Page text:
In floor heating: The pros and cons

Which is better: In floor radiant heating or a forced air furnace? We are often asked this question by people looking to buy a new home. Each of them has its own pros and cons.

In floor heating Forced air furnace
Evenness of heat (floor to ceiling) This is the main advantage of radiant heating. The heat starts underneath the floor and gradually rises towards the ceiling. This provides very even temperatures from floor to ceiling. Single stage furnaces generate heat in short bursts (except on the very coldest days), and it quickly rises to the ceiling. The result is uneven temperatures from floor to ceiling.

New multi-stage variable speed furnaces can operate more consistently at a lower level on mild days. This results in a more even heat distribution, but still not as even as with in floor heat (in most cases). See our furnaces page to learn more.

Evenness of heat (room to room) Piping is usually placed under the floor of every room. The piping in each room will be heated to the same temperature, ensuring an even distribution of heat. Most duct systems are not very well designed, and distribute much more heat to certain areas than others (some rooms such as bathrooms might not even have registers). A variable speed furnace can constantly run its fan at a low level (while consuming very little energy) to reduce temperature fluctuations. However, many duct systems are so poorly designed that even a variable speed furnace cannot fully solve the problem.
Evenness of heat (over time) The system provides heat more gradually than a standard furnace, keeping temperatures constant over time. On mild days, single stage furnaces deliver heat in periodic blasts. This results in uneven temperatures over time.

Multi-stage variable speed furnaces (especially ones with variable capacity gas valves) are much better at delivering heat in a slow, consistent manner.

Energy costs Typically, a home’s occupants spend most of their time sitting or lying down. This means they will adjust their thermostats to ensure a comfortable temperature closer to the floor. Thus, having a system that provides more even temperatures may slightly reduce energy costs. Zoning can also save energy (see below). However, programmable thermostats are rarely used due to the longer recovery time (see below), and this can raise energy costs. Since heat tends to collect near the ceiling, occupants may feel cool when sitting or lying down, and raise the thermostat temperature. This may result in slightly higher energy costs.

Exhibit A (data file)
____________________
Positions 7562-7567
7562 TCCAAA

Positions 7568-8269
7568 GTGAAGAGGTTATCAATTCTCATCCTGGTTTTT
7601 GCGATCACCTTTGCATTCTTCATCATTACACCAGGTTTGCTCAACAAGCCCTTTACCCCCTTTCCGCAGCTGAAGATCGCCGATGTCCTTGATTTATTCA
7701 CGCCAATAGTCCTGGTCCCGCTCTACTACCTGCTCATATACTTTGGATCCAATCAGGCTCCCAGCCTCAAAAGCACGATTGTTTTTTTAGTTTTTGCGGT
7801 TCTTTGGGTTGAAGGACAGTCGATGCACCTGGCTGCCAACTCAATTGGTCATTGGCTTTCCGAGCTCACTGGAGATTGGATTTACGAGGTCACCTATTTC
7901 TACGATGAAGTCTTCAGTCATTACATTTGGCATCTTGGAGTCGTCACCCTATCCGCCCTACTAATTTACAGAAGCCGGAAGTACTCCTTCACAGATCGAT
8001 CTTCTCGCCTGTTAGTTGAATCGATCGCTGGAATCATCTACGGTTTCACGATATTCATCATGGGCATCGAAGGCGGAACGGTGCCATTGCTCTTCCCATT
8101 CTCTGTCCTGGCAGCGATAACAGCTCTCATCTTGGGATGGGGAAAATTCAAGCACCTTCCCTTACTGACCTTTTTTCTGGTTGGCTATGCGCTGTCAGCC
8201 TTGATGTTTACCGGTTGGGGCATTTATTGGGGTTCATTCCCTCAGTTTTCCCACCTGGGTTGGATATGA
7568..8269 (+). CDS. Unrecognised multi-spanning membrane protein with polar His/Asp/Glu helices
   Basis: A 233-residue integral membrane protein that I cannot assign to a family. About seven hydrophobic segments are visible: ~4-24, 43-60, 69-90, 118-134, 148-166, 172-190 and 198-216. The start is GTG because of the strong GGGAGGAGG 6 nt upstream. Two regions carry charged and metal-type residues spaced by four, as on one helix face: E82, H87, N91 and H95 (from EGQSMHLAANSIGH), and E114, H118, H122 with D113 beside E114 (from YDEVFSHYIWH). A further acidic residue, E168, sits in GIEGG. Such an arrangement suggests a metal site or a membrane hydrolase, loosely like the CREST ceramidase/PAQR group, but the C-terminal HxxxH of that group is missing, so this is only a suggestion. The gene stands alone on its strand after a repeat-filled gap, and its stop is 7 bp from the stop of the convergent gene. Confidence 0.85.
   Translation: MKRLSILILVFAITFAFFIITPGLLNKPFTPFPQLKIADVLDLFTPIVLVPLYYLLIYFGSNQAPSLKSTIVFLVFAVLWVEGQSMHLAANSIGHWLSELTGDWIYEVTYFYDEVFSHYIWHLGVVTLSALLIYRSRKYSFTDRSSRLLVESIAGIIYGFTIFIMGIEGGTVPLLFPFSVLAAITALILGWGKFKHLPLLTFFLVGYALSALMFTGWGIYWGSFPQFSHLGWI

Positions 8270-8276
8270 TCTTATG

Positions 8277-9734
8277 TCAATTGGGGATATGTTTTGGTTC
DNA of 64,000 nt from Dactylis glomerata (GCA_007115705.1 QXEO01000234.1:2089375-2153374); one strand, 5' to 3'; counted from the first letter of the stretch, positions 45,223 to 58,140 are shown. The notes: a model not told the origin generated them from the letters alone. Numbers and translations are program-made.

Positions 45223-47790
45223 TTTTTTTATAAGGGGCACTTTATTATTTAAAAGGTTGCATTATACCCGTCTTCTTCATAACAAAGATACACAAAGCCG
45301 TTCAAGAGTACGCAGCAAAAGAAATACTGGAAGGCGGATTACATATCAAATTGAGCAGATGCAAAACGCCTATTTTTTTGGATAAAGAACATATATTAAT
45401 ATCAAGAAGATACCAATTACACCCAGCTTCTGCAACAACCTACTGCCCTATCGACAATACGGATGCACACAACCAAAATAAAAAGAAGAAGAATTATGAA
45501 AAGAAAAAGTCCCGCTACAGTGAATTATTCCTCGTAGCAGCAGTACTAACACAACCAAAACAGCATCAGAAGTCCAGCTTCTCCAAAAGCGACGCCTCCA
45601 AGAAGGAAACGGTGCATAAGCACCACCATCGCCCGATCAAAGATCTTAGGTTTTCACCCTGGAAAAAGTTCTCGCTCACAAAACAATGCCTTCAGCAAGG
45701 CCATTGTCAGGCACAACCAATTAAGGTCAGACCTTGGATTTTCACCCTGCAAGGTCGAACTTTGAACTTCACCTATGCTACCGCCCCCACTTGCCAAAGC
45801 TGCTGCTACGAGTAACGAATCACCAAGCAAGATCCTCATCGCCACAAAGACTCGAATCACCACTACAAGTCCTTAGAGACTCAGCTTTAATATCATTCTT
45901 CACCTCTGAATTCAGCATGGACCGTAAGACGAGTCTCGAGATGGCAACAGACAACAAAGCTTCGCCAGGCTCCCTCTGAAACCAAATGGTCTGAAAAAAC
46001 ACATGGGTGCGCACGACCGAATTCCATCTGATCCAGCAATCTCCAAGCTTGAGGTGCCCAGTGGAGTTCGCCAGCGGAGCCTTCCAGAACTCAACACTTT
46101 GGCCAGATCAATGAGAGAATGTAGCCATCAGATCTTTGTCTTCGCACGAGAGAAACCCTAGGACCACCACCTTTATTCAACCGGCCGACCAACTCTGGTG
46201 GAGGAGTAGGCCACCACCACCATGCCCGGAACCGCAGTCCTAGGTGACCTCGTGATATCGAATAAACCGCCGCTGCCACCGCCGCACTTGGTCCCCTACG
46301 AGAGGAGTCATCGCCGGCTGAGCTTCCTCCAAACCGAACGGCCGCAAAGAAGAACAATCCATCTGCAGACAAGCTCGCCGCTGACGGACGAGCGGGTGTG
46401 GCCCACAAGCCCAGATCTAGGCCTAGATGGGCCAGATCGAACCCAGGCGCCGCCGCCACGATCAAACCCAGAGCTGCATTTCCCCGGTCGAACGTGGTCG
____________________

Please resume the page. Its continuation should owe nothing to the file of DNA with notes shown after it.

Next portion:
Maintenance costs Substantially higher. In addition to the boiler itself,  the “water side” components must also be maintained. These include pumps, air vents, zone valves, tempering valves, and other components. Some of these components are not very reliable. Plus, the system should be flushed periodically.

There is also the potential of a leak occurring under the floor. This is fairly rare, but can be very expensive.

Furnaces are generally less expensive to maintain. Annual maintenance is recommended, but replacement of parts is not required as often.
System replacement costs Substantially higher. Replacing a boiler and all of the water side components can take up to 5 days. Also, if the system has polybutylene piping, a boiler with a stainless steel or copper heat exchanger will be required, and these are more expensive. (See our boilers page to learn more about boiler replacement options.) Less expensive than a boiler. A new furnace can usually be installed in 1 day. However, in some homes, the new high efficiency furnaces can be very difficult (and expensive) to install.
Zoning Almost all radiant heating systems include multiple zones. This means the home is divided into different areas, each with its own thermostat, and each area can be heated to a different temperature. Few forced air systems are zoned. To add zoning, many dampers (motorized valves) and an advanced control system must be installed. This is a complex and expensive task.
Recovery time (how long it takes the system to heat a cold room) Heat is delivered more gradually, as it takes time for the system to heat the water. It may take hours to heat up a cold room, so many homeowners just leave the system on 24/7. Depends on the size of the furnace and its operation, but is generally much faster than with in floor heating.
Air conditioning/ IAQ In floor heating systems are not made to carry cold water. An air conditioning unit cannot be hooked up to an existing in-floor system, so a separate air conditioner (usually a ductless split system) must be installed in each room. This is very expensive.

Also, an air filtration system cannot be hooked up to a hydronic system. A separate ducting system must be installed or portable air cleaners must be added to each room.

An air conditioner can be hooked up to the furnace and use the existing ductwork.

Air filtration systems can also be added to clean the air that passes through the furnace.

What about baseboard heating?

Hot water baseboard heating systems offer most of the disadvantages of radiant heating systems with less of the benefits. They are almost as expensive to maintain as a radiant system, they have long recovery times, they don’t provide the same evenness of heat that radiant systems do (although they still provide a more even heat than some forced air systems), and air conditioning cannot be added to the existing distribution system. Plus, the baseboards can restrict where furniture is placed.

But baseboard systems do usually include zoning, and some homeowners feel they provide a more “cozy” and “comfortable” heat than forced air furnaces do.

Learn more about new furnaces on our furnaces page.
Learn more about new boilers on our boilers page.

To schedule a free quote on a new furnace or boiler, visit our Schedule Quote page.

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